Luckily for her, there was a popular makeup available in the 16th century called “Venetian Ceruse”. It was a highly sought after skin whitener by European aristocracy due to its high quality and was frequently used to conceal scars. It was made with vinegar and white lead from Venice, which made women look incredibly pale. Lead, however, was poisonous. Over time, Venetian Ceruse caused hair loss and skin discoloration, two things Elizabeth suffered from as she aged.

A contemporary portrait showing Elizabeth I towards the end of her life.  It may have been based on a candid image.  Elizabeth I is depicted wearing an elaborately jeweled dress, headdress and veil.  (Public domain)

A contemporary portrait showing Elizabeth I towards the end of her life. It may have been based on a candid image. Elizabeth I is depicted wearing an elaborately jeweled dress, headdress and veil. ( Public domain )

To make matters worse, Elizabeth got her signature red lips through the use of cinnabar. Cinnabar is a mineral containing mercury. Mercury poisoning can cause memory loss, depression or, in extreme cases, death. Unfortunately for her, when Elizabeth started wearing a wig following her hair loss, the wig was dyed red with even more mercury. It is not really surprising that at the end of her life she was reported to be in a state of deep depression.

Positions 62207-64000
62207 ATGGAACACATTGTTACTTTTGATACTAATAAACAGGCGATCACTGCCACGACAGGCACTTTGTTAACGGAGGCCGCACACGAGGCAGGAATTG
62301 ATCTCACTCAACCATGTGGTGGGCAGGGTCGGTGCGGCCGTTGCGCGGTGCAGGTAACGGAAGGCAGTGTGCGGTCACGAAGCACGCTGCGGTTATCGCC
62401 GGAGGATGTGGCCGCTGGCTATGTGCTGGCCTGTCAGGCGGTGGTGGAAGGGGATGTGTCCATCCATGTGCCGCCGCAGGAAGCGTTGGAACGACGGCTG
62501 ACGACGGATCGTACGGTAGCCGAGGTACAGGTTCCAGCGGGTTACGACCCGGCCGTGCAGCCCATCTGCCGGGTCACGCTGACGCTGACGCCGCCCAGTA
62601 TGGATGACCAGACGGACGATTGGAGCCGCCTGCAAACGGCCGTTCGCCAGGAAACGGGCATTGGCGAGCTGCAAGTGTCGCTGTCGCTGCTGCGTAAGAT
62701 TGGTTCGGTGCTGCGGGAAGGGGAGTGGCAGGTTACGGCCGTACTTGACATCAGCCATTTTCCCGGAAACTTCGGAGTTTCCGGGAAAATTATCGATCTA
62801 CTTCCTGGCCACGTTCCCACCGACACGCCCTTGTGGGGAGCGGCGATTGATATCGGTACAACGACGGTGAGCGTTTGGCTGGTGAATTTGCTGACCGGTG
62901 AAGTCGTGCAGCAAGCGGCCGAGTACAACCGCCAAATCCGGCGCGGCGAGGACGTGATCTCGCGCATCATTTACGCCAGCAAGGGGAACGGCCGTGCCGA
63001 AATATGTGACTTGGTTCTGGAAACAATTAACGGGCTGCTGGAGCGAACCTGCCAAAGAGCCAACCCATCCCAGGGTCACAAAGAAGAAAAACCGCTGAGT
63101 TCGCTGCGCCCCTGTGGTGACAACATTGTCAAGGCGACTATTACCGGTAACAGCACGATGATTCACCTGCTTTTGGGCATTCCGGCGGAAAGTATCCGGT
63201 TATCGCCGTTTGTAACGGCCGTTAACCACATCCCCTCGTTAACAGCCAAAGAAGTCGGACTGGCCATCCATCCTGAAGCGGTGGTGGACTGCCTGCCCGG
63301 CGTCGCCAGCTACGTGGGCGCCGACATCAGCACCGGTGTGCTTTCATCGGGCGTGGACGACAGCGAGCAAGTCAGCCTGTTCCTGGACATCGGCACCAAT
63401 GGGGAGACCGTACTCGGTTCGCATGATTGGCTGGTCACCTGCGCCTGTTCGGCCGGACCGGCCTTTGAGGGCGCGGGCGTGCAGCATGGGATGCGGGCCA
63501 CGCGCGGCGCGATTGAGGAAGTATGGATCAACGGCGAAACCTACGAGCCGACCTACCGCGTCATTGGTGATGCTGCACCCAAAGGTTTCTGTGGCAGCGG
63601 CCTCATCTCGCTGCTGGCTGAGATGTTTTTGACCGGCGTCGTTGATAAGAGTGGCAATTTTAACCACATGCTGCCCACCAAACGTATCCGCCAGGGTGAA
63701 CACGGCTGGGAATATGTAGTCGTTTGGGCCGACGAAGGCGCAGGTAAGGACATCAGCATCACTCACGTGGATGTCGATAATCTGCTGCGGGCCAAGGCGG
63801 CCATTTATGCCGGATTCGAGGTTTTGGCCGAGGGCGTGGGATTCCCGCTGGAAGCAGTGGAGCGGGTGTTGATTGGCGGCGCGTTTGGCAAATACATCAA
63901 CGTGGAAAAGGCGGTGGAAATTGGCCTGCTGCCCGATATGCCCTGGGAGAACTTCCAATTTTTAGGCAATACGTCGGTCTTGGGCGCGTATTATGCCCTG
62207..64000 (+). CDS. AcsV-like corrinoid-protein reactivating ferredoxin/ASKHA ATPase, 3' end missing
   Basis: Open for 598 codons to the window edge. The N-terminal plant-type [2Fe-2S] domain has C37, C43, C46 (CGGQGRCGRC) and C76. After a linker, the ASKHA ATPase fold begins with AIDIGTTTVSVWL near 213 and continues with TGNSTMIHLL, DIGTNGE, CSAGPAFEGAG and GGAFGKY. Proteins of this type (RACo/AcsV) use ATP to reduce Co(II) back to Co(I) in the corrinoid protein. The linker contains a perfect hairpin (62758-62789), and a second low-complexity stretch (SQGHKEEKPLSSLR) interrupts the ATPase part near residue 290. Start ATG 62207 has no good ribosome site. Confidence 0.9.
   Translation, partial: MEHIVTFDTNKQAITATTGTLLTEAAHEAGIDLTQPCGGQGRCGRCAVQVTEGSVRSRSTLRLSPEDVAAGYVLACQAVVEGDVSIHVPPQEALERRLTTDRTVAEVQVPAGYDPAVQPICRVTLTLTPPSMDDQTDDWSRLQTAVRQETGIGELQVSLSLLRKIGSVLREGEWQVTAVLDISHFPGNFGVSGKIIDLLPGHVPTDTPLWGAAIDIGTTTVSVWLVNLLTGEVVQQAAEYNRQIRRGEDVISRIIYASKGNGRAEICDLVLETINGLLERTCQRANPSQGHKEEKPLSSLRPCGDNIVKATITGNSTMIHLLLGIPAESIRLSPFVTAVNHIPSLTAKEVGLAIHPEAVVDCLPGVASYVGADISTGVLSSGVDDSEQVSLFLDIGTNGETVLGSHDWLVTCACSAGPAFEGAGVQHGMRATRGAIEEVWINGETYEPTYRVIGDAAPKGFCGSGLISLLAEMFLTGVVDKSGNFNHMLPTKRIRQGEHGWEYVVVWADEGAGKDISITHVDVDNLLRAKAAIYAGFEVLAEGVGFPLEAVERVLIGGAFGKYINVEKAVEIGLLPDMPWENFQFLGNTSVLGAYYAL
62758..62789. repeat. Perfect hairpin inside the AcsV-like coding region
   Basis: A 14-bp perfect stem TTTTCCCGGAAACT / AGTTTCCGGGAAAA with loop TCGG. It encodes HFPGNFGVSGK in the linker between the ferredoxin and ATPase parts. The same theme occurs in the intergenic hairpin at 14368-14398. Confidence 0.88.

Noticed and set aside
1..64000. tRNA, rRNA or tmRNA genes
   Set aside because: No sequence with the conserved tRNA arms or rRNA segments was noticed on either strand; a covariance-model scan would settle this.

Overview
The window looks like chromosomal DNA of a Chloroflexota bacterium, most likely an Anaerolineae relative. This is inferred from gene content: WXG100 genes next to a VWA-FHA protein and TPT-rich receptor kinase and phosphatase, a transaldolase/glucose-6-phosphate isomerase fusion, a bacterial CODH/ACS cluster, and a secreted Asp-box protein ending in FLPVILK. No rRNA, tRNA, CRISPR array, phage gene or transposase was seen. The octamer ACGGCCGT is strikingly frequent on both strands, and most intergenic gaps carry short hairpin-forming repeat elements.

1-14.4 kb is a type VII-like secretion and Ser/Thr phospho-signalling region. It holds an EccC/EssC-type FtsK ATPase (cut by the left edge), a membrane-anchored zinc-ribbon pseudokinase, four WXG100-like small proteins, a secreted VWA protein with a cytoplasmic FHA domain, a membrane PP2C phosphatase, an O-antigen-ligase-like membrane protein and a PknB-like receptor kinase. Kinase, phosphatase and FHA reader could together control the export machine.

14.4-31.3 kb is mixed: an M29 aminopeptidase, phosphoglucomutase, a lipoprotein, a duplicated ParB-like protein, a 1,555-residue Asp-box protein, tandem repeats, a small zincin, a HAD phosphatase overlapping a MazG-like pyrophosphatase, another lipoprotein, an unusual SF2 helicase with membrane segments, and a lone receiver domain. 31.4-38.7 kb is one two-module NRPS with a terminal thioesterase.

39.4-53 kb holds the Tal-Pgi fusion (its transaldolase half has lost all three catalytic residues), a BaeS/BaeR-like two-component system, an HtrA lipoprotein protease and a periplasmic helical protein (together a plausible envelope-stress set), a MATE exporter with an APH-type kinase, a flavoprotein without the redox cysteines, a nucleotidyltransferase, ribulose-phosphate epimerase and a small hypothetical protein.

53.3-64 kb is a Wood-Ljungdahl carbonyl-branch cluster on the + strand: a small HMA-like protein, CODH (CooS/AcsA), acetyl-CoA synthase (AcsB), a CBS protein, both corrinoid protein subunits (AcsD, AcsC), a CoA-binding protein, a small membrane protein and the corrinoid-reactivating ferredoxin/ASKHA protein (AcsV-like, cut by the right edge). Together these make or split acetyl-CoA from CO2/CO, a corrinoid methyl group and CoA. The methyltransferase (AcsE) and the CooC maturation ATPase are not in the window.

Perhaps the worst thing about Elizabeth’s beauty routine wasn’t the makeup itself, but how long she left it on. The Venetian whitewash was left in place for a week with daily touch-ups, allowing ample time for the lead to soak into her skin. When it finally came time to remove makeup, things got even worse. To remove it, she used a mixture of eggshells, alum, and even more mercury. It would only worsen the effects of the makeup that was killing Elizabeth.

Was Elizabeth I killed by her makeup?